The Supremes likewise affirmed, with Justice Gorsuch writing for the 5-4 majority. The Double Jeopardy Clause provides that no person may be tried more than once "for the same offence." In Ashe v. Swenson (1970), the Court appeared to have extended the reach of the Double Jeopardy Clause by holding that a defendant tried and acquitted of robbing the first of six poker players in a single game could not be tried for robbing a second player. Even though the robbery of the second player was technically a different offense from the robbery of the first player, Ashe found that conducting a second trial would be tantamount to double jeopardy, as the first jury had necessarily found that the defendant was not one of the robbers. Justice Gorsuch called Ashe a "significant innovation" in the Court's Double Jeopardy jurisprudence and noted that "some" have argued that it "sits uneasily" with the Court's double jeopardy precedent and the Constitution's original meaning. The majority stopped short of overturning Ashe, however, instead distinguishing this case on the ground that Currier has consented to the severance and thus two trials. The majority relied on Jeffers v. United States (1977), in which the Court held that a defendant who consented to separate trials on greater and lesser-included offenses could not invoke double-jeopardy to prevent trial on the greater offense after conviction for the lesser-included offense: "If a defendant's consent to two trials can overcome concerns lying at the historic core of the Double Jeopardy Clause, so too we think it must overcome a double jeopardy complaint under Ashe." The majority rejected Currier's argument that he had no choice but to sever because evidence of his prior convictions would have prejudiced the jury's consideration of the burglary and larceny charges. It would have been constitutionally permissible to try Currier on all three charges at the same time, so it was up to him to weight the risks and benefits of each approach.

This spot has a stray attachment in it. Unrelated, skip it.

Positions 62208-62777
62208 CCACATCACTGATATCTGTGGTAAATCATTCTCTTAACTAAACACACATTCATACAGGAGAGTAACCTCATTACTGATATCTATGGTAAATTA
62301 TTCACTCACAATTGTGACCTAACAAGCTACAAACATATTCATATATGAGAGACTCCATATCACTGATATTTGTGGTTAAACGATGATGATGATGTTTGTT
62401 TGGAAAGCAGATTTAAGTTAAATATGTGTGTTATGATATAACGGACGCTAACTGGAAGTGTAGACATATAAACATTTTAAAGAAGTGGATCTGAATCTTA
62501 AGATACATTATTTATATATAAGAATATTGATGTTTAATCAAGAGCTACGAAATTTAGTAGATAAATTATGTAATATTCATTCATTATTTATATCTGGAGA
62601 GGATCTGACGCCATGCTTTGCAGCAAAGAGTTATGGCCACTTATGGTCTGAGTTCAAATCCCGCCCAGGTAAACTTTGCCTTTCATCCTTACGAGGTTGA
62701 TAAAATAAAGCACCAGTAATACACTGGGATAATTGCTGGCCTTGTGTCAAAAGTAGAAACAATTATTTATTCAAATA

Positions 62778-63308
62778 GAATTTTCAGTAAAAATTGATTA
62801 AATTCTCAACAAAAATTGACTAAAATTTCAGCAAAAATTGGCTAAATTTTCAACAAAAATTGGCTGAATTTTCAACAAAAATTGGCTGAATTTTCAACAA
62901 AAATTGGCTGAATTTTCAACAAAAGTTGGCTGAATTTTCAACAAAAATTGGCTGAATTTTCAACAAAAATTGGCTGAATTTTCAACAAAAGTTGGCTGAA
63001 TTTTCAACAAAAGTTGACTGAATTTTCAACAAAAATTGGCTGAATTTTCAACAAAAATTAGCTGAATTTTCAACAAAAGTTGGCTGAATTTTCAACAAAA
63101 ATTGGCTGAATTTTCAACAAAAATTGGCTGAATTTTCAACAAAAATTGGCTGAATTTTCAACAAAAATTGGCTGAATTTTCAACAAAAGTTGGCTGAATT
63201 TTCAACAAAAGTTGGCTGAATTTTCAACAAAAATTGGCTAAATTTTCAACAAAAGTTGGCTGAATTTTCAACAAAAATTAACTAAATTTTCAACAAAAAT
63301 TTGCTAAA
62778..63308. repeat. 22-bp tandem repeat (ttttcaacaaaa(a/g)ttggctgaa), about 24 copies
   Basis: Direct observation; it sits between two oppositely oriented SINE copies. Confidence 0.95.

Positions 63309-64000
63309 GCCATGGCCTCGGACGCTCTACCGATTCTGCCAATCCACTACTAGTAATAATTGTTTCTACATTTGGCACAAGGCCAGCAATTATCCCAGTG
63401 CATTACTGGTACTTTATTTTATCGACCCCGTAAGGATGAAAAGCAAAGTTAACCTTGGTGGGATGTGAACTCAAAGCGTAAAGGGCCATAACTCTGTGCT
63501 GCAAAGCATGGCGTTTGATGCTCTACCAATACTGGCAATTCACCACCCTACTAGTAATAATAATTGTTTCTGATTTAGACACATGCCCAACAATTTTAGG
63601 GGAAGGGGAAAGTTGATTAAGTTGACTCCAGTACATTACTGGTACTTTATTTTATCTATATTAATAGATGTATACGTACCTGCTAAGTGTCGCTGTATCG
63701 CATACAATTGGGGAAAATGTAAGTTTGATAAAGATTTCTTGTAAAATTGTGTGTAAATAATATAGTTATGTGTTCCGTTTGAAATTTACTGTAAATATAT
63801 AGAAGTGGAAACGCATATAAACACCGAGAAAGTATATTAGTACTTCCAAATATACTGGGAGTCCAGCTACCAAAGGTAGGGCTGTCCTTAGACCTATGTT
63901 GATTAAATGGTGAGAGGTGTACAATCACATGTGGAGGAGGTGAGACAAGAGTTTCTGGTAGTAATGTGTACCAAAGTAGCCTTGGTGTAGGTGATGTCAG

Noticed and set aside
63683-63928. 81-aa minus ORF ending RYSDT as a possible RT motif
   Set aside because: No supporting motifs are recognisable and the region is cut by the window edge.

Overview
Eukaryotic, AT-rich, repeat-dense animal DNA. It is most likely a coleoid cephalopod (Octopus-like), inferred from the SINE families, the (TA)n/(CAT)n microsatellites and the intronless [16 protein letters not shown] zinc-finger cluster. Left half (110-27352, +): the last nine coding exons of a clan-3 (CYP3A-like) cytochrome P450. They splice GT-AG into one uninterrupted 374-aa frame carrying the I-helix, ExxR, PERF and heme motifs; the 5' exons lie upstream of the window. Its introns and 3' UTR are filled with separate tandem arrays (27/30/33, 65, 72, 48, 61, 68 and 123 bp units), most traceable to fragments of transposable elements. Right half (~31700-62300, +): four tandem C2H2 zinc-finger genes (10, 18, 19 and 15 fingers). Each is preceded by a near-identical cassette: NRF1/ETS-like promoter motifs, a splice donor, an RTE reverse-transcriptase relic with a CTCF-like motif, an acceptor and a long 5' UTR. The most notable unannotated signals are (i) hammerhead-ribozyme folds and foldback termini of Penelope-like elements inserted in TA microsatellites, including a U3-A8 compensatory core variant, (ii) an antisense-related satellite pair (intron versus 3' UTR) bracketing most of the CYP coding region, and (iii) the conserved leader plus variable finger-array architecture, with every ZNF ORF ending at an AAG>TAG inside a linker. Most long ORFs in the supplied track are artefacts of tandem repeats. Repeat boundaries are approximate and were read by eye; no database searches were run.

Without Justice Kennedy, a plurality of Gorsuch, Thomas, Alito, and The Chief proceeded to opine that the principles of issue preclusion should not be imported from the civil context into the criminal context. The four began, as might be expected, with the text. While the Seventh Amendment provides that in suits at common law "no fact" tried by a jury shall be re-examined by another court, the Double Jeopardy Clause speaks only to "offence[s]" writ large. English and early American criminal cases also expressly rejected the notion that double jeopardy barred relitigation of issues or facts. In the present day, importing issue preclusion principles from the civil context could have perverse consequences for criminal defendants. For one thing, issue preclusion runs both ways in civil cases. If prosecutors are barred from relitigating facts decided in earlier cases, it could be argued that defendants should likewise be barred from relitigating facts decided against them. Another potential consequence of making severance more "costly" to prosecutors is that States will be less inclined to allow or even favor severance, as Virginia did here.